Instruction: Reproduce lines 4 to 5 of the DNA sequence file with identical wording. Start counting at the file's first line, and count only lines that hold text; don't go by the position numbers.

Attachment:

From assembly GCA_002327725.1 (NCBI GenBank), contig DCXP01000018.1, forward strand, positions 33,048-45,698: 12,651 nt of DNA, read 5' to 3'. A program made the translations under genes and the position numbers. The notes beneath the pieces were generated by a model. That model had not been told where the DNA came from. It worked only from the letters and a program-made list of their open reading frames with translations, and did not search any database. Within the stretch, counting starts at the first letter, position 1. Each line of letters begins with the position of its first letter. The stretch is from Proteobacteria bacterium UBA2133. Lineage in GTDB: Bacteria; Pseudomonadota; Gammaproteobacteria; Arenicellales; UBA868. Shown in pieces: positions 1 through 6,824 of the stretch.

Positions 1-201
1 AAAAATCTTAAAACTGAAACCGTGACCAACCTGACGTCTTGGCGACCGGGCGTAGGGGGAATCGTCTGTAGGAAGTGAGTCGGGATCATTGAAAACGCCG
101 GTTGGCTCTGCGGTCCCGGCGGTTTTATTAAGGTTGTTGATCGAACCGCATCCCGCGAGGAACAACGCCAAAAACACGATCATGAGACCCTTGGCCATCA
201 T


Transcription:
101 GTTGGCTCTGCGGTCCCGGCGGTTTTATTAAGGTTGTTGATCGAACCGCATCCCGCGAGGAACAACGCCAAAAACACGATCATGAGACCCTTGGCCATCA
201 T